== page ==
ST. PETERSBURG — Twenty women in high heels sit in a dim room lit kindly with Christmas lights.
Deep breath. Here goes.
They are muscled, spindly, soft and Rubenesque. Smooth with youth and creased with age.
They're here to burn some calories, yes. But maybe they'll gain something, too.
The music cues, slow and slinky.
It's a new dawn, it's a new day, it's a new life for me. And I'm feeling good.
• • •
The class is called Risquerobics, and the goal is sexy — not trashy.
The women learn a mix of striptease, chair dance and burlesque from Gemma Hughes, a sprite in leg warmers with proportionally big hair and personality. They master the sexy walk, the slow dip, the wiggle and the neck roll. They gain strength to hold their legs still and then pop them closed in a tease.
Six weeks and $60 later, they have the know-how to perform an entire chair routine in stilettos.
"Look at that mirror like you're walking straight toward that person," Hughes tells the class inside Bay Medical Center Studio on Central Avenue. "Eye contact! Make you want you!"
Some women have a natural ease, with smoldering stares and joints that move like greased cogs. Others look like they'd sooner be barbecued, with deer-in-headlights eyes and stiff hips.
They'll loosen up with time, Hughes said. They need to pick through their barriers.
But they're there.
And that's the point.
"You look at society and media and movies and TV, and there's just this idea of what sexy looks like," Hughes said. "And most women don't look like that."
Hughes is 32, a native of England who spent most of her life in St. Petersburg. Chubby in middle school, she started doing workout tapes in her bedroom from Denise Austin and Cindy Crawford and Gilad Janklowicz (the beach-dancing guy). Now she offers personal training, Zumba, boot camps, nutrition consulting.
She has seen many women with depleted verve and confidence.
The name Risquerobics danced in her head for several years. This year, she decided to offer the class. After a tiny mention in the newspaper, the first one sold out. She has since launched new sessions.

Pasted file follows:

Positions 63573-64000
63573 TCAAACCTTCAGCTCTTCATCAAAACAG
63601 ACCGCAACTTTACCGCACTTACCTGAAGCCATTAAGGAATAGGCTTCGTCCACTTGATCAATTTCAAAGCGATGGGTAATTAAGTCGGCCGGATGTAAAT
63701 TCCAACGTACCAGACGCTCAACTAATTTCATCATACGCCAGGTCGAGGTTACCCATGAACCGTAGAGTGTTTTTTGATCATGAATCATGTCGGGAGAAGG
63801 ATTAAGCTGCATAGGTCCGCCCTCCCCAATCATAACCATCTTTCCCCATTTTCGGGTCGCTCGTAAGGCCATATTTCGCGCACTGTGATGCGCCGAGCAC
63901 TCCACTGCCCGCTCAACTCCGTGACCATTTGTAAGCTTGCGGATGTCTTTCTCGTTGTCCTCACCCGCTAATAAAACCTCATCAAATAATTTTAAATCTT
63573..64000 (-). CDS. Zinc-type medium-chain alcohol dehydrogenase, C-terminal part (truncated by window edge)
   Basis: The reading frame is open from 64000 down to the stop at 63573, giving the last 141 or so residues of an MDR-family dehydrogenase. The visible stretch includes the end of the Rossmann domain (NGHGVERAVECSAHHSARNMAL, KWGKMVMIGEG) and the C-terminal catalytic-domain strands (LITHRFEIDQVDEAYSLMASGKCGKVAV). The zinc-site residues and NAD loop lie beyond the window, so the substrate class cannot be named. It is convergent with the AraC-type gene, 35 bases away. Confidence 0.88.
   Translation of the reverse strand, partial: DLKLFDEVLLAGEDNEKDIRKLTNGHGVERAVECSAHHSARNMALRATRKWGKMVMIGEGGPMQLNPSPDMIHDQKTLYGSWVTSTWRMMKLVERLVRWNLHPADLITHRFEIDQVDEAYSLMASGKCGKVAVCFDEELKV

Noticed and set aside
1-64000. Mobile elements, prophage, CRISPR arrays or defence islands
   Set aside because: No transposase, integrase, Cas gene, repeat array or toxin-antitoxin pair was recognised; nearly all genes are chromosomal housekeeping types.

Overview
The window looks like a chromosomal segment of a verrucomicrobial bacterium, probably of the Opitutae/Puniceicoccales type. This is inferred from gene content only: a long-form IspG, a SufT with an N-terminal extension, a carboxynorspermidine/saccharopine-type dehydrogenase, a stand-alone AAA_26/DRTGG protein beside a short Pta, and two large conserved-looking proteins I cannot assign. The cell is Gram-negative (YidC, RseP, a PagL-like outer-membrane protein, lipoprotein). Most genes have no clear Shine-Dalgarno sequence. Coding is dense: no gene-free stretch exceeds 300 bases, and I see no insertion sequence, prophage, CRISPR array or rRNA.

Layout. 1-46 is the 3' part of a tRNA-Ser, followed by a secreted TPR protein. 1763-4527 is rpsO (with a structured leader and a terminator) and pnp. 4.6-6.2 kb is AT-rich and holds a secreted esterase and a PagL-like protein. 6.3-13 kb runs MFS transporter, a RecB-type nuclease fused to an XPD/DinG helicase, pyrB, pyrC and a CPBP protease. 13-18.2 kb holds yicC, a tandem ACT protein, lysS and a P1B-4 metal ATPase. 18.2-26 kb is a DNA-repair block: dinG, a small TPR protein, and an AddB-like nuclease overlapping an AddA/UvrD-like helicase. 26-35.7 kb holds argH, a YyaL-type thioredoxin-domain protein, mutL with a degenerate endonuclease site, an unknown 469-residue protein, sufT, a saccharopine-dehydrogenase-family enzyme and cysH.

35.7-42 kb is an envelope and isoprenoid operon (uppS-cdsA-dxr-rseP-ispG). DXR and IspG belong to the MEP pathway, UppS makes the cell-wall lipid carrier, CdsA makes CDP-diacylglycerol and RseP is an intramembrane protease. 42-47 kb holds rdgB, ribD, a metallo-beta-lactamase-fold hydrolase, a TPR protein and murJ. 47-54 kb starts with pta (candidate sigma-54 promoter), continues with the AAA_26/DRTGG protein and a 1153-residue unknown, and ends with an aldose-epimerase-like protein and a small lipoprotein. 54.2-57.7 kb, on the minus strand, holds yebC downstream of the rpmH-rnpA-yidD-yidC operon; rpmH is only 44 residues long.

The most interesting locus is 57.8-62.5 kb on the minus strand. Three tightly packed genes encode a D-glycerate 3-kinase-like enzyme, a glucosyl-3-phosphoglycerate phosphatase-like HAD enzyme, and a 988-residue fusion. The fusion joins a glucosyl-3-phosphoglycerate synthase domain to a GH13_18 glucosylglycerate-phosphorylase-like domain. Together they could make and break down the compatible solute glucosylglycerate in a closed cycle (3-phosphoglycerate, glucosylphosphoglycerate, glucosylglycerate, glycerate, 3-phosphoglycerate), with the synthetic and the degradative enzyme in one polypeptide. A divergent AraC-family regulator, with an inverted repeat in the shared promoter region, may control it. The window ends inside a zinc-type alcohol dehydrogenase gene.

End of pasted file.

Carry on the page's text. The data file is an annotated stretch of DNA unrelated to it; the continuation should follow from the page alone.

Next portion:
The demand makes sense to her.
"Women become mothers, they become wives, and all of a sudden they've lost themselves and they're doing everything for everyone else," Hughes said. "The self-esteem, the sexiness comes back and they remember who that fun girl was."
• • •
So who are the fun girls?
There is Lori Pettigrew, a striking blond dental assistant who is 48: "I'm doing it with the sole purpose to give a show to my boyfriend. I'm not showing it to him until I'm completely done."
There is Tania Rhoden, a 28-year-old graduate student, confident in boots and a necktie: "It's exercise and it's definitely more fun that just staying on a treadmill."
And slipping in a few minutes late, there is Katy DeSautel. Unsatisfied with her seat in the back, she moves her chair forward. She wears a sequined minidress, silver belt and tights with glittery dragons down the side. She has two pairs of shoes for class, one black and sexy, one silver and sexier.
She is 63.
"I'm not the self-conscious type," she says. "I like movement. It turns my mind off."
She is a therapist who teaches psychology and calls herself a groupie to local band Ron and the Classics. But after some intense surgery, she was laid up for months. The class is her big comeback, her Hello, World.
"This is exactly what I needed. It feels great to move again."
"I have boyfriends."
Stephanie Hayes can be reached at firstname.lastname@example.org or (727) 893-8857.